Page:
PG&E Corp (NYSE:PCG) experienced a daily loss of 1.63%, translating to a 3.1% loss over the past three months. With an Earnings Per Share (EPS) (EPS) of 0.91, it raises the question: is the stock significantly overvalued? This article seeks to answer this question through an in-depth valuation analysis. We invite you to join us as we unravel the intrinsic value of PG&E (NYSE:PCG).
PG&E Corp (NYSE:PCG) is a holding company whose main subsidiary, Pacific Gas and Electric, operates in Central and Northern California. Serving 5.3 million electricity customers and 4.6 million gas customers in 47 of the state's 58 counties, PG&E has a significant presence in the regulated utility industry. The company's history includes a period of bankruptcy court supervision from January 2019 to June 2020 and the sale of its unregulated assets in 2004. Despite its challenges, PG&E has a market cap of $40.70 billion and a current stock price of $16.26, which is higher than its GF Value of $12.34.
Understanding the GF Value
The GF Value is a proprietary measure that represents the current intrinsic value of a stock. It's calculated based on historical trading multiples, a GuruFocus adjustment factor based on the company's past performance and growth, and future business performance estimates. The GF Value Line provides a visual representation of the stock's fair trading value. If the stock price is significantly above the GF Value Line, it is considered overvalued, and its future return is likely to be poor. Conversely, if it is significantly below the GF Value Line, its future return will likely be higher.
According to this valuation method, PG&E (NYSE:PCG) appears to be significantly overvalued. This suggests that the long-term return of its stock is likely to be much lower than its future business growth.
Investing in companies with low financial strength could result in permanent capital loss. Therefore, it's crucial to review a company's financial strength before purchasing its shares. Key indicators such as the cash-to-debt ratio and interest coverage can provide an initial perspective on the company's financial health. PG&E has a cash-to-debt ratio of 0.01, ranking worse than 95.45% of 484 companies in the Utilities - Regulated industry. This poor ranking suggests that PG&E's financial strength is questionable.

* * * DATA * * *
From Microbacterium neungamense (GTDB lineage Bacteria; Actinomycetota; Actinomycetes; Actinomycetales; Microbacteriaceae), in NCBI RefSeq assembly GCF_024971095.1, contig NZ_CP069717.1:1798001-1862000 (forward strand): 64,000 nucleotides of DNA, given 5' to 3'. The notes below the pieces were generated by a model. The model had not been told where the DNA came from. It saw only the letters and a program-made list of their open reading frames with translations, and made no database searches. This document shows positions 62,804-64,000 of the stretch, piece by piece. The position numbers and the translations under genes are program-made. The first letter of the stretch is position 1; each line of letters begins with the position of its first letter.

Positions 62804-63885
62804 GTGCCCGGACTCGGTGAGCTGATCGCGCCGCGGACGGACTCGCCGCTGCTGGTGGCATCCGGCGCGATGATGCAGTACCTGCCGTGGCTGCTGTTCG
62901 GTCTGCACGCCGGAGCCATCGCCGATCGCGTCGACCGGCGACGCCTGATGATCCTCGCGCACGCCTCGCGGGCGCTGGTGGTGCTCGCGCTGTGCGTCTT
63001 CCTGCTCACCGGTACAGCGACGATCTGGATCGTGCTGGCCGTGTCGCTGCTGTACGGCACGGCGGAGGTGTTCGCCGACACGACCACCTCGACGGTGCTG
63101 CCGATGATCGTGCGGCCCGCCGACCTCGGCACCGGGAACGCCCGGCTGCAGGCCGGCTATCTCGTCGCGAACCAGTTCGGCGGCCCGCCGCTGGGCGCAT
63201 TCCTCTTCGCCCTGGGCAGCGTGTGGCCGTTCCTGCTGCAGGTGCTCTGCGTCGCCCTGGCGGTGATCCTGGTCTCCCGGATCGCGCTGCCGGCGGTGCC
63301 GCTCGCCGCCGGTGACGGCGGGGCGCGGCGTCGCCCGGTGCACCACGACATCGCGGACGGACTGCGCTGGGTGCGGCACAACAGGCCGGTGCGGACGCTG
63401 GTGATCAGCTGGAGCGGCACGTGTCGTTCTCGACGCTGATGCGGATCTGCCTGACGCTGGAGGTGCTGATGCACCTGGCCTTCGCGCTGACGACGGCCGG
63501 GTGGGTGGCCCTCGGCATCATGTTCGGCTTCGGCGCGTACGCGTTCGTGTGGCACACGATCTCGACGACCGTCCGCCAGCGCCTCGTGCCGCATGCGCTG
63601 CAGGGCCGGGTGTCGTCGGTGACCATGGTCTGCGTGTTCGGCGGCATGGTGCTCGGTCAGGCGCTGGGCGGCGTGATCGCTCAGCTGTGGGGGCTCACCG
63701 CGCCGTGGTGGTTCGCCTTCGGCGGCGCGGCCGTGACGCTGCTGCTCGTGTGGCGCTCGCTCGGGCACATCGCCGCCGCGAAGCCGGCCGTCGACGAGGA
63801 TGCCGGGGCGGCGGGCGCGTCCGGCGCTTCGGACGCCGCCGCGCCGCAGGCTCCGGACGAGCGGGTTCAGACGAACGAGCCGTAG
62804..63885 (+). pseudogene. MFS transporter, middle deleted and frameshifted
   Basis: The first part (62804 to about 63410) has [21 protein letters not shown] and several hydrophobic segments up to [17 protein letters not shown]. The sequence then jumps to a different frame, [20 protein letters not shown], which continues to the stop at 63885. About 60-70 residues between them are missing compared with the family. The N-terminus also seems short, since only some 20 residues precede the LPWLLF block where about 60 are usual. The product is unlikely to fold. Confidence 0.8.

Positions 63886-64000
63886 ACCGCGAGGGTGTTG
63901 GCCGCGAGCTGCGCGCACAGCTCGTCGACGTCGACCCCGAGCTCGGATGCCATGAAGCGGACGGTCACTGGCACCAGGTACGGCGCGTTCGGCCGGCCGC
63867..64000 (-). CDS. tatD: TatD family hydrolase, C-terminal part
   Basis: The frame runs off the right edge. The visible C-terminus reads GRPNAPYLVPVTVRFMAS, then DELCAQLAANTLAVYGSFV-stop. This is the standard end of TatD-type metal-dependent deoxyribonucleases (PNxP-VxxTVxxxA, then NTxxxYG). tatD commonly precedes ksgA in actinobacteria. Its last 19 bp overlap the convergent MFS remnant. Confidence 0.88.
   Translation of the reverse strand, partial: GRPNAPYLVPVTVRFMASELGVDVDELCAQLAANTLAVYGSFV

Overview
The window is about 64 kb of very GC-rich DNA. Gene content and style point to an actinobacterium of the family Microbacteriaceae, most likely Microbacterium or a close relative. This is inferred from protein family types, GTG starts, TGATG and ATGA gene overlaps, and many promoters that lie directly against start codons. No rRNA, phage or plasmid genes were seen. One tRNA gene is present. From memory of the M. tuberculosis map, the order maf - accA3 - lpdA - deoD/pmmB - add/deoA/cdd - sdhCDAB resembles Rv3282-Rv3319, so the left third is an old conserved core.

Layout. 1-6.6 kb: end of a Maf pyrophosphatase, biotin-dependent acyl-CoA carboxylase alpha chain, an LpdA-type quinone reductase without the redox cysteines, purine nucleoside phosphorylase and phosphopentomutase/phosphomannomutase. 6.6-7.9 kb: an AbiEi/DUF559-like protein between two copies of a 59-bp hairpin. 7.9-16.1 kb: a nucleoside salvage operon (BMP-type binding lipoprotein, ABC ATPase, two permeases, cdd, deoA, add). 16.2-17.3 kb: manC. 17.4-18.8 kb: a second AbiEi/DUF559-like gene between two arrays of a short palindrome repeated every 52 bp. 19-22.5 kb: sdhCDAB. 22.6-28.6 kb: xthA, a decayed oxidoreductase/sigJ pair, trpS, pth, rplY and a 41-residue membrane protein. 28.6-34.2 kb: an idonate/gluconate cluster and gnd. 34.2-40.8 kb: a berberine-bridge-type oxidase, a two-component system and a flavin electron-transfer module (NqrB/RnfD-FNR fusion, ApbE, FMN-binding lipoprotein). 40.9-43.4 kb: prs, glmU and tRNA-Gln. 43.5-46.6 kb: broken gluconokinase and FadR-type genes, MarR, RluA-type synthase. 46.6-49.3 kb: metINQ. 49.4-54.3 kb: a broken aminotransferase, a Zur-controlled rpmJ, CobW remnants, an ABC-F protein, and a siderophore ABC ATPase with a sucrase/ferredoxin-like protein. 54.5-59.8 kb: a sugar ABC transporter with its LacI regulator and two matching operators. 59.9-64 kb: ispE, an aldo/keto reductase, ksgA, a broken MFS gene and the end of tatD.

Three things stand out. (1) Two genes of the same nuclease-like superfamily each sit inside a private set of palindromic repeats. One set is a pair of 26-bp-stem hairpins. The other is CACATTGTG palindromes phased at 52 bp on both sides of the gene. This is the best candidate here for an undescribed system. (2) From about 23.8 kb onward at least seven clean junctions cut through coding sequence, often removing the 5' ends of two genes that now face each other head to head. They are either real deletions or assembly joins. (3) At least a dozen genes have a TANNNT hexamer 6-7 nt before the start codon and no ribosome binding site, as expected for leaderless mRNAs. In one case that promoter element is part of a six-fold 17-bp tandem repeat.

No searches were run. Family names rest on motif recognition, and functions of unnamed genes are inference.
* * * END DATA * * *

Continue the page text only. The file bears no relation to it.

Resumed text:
Profitability and Growth
Consistent profitability over the long term reduces the risk for investors. PG&E has been profitable for six of the past ten years. Over the past twelve months, the company had a revenue of $22.30 billion and an EPS of $0.91. However, its operating margin of 9.35% ranks worse than 56.89% of 501 companies in the Utilities - Regulated industry, indicating fair profitability.
Growth is a vital factor in a company's valuation. The faster a company grows, the more likely it is to be creating value for shareholders, especially if the growth is profitable. Unfortunately, PG&E's 3-year average annual revenue growth rate is -32.1%, ranking worse than 98.76% of 484 companies in the Utilities - Regulated industry. Its 3-year average EBITDA growth rate is 0%, ranking worse than 0% of 459 companies in the same industry.
Return on Invested Capital Vs. Weighted Average Cost of Capital
Comparing a company's Return on Invested Capital (ROIC) to its Weighted Average Cost of Capital (WACC) can provide insights into its profitability. When the ROIC is higher than the WACC, it implies the company is creating value for shareholders. For the past 12 months, PG&E's ROIC is 7.59, and its WACC is 5.98.
In summary, PG&E (NYSE:PCG) appears to be significantly overvalued. The company's financial condition is poor, and its profitability is fair. Its growth ranks worse than 0% of 459 companies in the Utilities - Regulated industry. To learn more about PG&E stock, you can check out its 30-Year Financials here.
To find out the high-quality companies that may deliver above-average returns, please check out GuruFocus High Quality Low Capex Screener.
This article first appeared on GuruFocus.